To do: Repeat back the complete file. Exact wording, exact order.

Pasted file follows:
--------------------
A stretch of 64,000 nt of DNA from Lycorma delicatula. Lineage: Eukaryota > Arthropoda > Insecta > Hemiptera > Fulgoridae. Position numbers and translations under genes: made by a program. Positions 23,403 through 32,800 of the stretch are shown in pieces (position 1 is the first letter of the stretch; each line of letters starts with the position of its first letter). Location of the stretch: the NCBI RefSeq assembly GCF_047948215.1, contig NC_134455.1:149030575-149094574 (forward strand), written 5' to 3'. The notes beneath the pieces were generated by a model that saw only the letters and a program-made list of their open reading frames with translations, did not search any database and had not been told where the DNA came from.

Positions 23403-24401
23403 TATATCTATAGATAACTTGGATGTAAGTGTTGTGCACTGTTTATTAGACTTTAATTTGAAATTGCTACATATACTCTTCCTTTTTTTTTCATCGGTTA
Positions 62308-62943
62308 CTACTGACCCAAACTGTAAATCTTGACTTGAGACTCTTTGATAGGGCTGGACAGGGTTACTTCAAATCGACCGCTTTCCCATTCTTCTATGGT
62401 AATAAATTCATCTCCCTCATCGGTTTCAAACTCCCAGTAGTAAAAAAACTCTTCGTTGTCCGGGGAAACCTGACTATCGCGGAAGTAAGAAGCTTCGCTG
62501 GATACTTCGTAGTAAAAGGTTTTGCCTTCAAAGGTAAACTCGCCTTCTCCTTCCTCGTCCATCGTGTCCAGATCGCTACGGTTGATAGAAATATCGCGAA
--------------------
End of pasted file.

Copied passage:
A stretch of 64,000 nt of DNA from Lycorma delicatula. Lineage: Eukaryota > Arthropoda > Insecta > Hemiptera > Fulgoridae. Position numbers and translations under genes: made by a program. Positions 23,403 through 32,800 of the stretch are shown in pieces (position 1 is the first letter of the stretch; each line of letters starts with the position of its first letter). Location of the stretch: the NCBI RefSeq assembly GCF_047948215.1, contig NC_134455.1:149030575-149094574 (forward strand), written 5' to 3'. The notes beneath the pieces were generated by a model that saw only the letters and a program-made list of their open reading frames with translations, did not search any database and had not been told where the DNA came from.

Positions 23403-24401
23403 TATATCTATAGATAACTTGGATGTAAGTGTTGTGCACTGTTTATTAGACTTTAATTTGAAATTGCTACATATACTCTTCCTTTTTTTTTCATCGGTTA
Positions 62308-62943
62308 CTACTGACCCAAACTGTAAATCTTGACTTGAGACTCTTTGATAGGGCTGGACAGGGTTACTTCAAATCGACCGCTTTCCCATTCTTCTATGGT
62401 AATAAATTCATCTCCCTCATCGGTTTCAAACTCCCAGTAGTAAAAAAACTCTTCGTTGTCCGGGGAAACCTGACTATCGCGGAAGTAAGAAGCTTCGCTG
62501 GATACTTCGTAGTAAAAGGTTTTGCCTTCAAAGGTAAACTCGCCTTCTCCTTCCTCGTCCATCGTGTCCAGATCGCTACGGTTGATAGAAATATCGCGAA